While one streak lives on, another dies.
Going for their its 11th win in a row, No. 7 UCLA women’s basketball (21-5, 12-3 Pac-12) saw its streak cut short by No. 15 Oregon State (20-6, 11-4 Pac-12) in overtime, losing 67-64. It was the Bruins’ fifth straight loss in Corvallis, Oregon, despite dominating the Beavers 84-49 when they visited Pauley Pavillion in January.
Friday night’s game featured 15 total lead changes and eight ties. UCLA led for 22:33, while Oregon State only led for 14:30, but the Bruins’ shooting percentage of 33.3 helped sink them in the end.
UCLA had a chance to win the game at the end of regulation, getting the ball with 25 seconds left after Beavers guard Katie McWilliams hit a jump shot to knot the score at 55 apiece. However, junior guard Japreece Dean’s 3-point attempt with four seconds remaining was blocked by forward Taya Corosdale, giving the Beavers one last chance before overtime.
Oregon State gave the ball to guard Kat Tudor, who threw up a half-court prayer that rimmed out as the buzzer sounded.
While the Bruins took an early 5-point lead in overtime, Oregon State outscored UCLA four to nothing in the final 1:19 of the game. UCLA had an opportunity to tie the game with 34 seconds left, but both junior guard Kennedy Burke and senior guard Jordin Canada missed 3-pointers that would have forced a second overtime.
“I thought I could have caught it and shot it the first time when (Dean) passed it to me on the wing. I hesitated a little bit and made it harder on myself,” Canada said. “There’s always things that you can do better in the moment, but I thought, at that time, I still got off a good shot.”
Canada was aggressive out of the gates, taking 12 shots in the first half. She finished nine-of-25 from the field, as the senior sat only two minutes the entire game.
On her team’s final possession, coach Cori Close elected not to use her final timeout, and instead put the game in the hands of Canada. While she said she remains confident in Canada and her decision, Close said she recognized that mistakes may have been made down the stretch.
“Just like I’ll expect the players to learn from every situation, it’s my responsibility to learn from every situation as a coach, because it didn’t turn out as well. I probably would have a called the timeout,” Close said.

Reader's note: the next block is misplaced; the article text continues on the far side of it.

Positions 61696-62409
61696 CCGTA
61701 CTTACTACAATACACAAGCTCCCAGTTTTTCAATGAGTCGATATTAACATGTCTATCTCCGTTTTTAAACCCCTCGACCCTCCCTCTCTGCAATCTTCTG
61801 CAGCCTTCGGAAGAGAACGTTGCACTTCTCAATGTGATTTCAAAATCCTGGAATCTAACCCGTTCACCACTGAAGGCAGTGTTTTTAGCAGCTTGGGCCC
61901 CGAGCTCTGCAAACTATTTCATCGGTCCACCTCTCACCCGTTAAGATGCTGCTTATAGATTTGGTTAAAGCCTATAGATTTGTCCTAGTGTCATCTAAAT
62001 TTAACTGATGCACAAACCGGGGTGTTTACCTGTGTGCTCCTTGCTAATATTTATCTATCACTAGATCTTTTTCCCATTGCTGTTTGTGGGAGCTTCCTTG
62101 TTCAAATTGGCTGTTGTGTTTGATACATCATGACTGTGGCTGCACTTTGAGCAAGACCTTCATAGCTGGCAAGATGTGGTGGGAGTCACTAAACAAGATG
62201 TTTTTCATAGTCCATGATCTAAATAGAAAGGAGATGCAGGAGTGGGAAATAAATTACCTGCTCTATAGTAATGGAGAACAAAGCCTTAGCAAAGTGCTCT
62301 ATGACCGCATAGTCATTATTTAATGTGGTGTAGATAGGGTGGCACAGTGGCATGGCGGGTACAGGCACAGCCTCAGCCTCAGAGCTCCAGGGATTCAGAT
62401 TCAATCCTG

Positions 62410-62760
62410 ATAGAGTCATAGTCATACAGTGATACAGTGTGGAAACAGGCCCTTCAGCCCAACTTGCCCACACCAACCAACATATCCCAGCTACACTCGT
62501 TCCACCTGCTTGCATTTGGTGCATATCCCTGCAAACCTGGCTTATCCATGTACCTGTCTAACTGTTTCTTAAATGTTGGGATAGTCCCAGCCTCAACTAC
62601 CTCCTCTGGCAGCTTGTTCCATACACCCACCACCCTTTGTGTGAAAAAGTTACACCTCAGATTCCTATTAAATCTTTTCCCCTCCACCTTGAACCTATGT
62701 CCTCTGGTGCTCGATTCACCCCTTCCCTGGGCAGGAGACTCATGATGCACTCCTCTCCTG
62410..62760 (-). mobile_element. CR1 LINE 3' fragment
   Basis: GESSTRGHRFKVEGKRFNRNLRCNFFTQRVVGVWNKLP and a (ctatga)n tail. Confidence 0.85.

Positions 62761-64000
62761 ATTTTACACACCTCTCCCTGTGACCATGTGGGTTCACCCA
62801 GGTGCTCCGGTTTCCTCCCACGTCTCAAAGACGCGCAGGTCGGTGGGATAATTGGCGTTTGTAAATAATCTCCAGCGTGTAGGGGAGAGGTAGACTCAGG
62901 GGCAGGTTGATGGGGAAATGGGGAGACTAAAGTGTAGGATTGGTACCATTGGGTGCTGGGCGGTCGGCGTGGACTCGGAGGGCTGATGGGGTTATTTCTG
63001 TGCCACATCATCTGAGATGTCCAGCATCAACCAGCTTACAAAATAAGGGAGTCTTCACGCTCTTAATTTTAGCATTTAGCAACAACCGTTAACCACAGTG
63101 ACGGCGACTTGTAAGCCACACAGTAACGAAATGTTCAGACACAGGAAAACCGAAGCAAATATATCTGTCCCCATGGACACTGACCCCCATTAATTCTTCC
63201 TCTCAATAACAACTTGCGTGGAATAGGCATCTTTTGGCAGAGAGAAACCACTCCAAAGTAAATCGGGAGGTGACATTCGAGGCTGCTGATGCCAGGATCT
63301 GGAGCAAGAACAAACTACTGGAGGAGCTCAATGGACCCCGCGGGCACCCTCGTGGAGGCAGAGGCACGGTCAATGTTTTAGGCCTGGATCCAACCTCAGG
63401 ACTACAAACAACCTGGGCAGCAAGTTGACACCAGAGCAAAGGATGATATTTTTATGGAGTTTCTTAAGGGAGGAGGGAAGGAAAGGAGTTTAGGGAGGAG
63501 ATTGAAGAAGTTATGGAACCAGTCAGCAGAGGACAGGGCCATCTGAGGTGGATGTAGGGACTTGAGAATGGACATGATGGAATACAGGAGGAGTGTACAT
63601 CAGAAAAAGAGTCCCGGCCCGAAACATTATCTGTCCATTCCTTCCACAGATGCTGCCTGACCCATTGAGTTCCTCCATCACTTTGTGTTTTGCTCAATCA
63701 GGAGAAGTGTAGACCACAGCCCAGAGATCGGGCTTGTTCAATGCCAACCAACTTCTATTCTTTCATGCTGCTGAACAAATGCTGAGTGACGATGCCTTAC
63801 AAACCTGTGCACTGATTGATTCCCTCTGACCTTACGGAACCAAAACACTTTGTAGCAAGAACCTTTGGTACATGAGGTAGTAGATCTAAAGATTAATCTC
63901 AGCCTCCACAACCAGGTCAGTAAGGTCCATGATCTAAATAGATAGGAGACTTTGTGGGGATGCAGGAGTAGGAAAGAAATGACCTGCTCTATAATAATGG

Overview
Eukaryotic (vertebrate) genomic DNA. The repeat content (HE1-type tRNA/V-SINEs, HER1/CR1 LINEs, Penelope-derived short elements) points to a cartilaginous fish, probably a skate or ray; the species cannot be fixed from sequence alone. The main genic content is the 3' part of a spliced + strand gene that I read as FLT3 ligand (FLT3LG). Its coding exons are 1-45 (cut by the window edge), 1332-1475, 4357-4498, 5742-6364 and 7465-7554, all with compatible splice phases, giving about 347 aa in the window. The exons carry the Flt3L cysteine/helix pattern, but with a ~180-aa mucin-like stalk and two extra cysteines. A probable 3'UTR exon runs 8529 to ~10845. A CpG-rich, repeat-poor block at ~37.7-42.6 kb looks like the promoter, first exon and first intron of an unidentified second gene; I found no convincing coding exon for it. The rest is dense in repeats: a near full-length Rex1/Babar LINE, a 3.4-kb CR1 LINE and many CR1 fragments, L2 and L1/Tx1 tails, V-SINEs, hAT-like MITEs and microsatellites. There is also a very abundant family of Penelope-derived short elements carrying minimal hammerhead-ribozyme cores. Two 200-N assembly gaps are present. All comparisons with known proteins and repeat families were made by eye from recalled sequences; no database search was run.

Redshirt junior forward Lajahna Drummer was a standout for the Bruins down low, racking up 11 rebounds, including five on the offensive end. Her running mate in the frontcourt, senior forward Monique Billings, said she was proud of her teammate’s effort on the boards.
“(Drummer) was getting rebounds at the end of the game. I’m like ‘Woah, how did she get that?’” Billings said. “I’m really proud of her and her fight on the boards. It was definitely a battle, but we knew that coming into the game.”
The Beavers outrebounded the Bruins by four, a common theme in the Bruins’ losses this season. In their five losses, UCLA has been outrebounded four times, and only won the rebound battle by one in its loss to Oklahoma State in December.
While she did account for a team-leading 12 rebounds, Billings struggled from the field, shooting just four-of-12, well below her season percentage of 46.4.
The schedule won’t be getting any easier for UCLA, as it has to take on No. 9 Oregon on Monday. Prior to their loss, the Bruins were in a three-way tie atop the Pac-12. Now, they no longer control their own destiny, as both Stanford and Oregon are a game up on UCLA with just three games to go.
As one of the team’s leaders, Canada isn’t worried about how her team will recover from Friday’s overtime loss.
“I don’t really have to tell my team much,” Canada said. “We know what’s on the line here, and we know we have to come back and be aggressive.”
The Bruins will take on the Ducks on Monday night in Eugene, Oregon, at 7 p.m. on ESPN.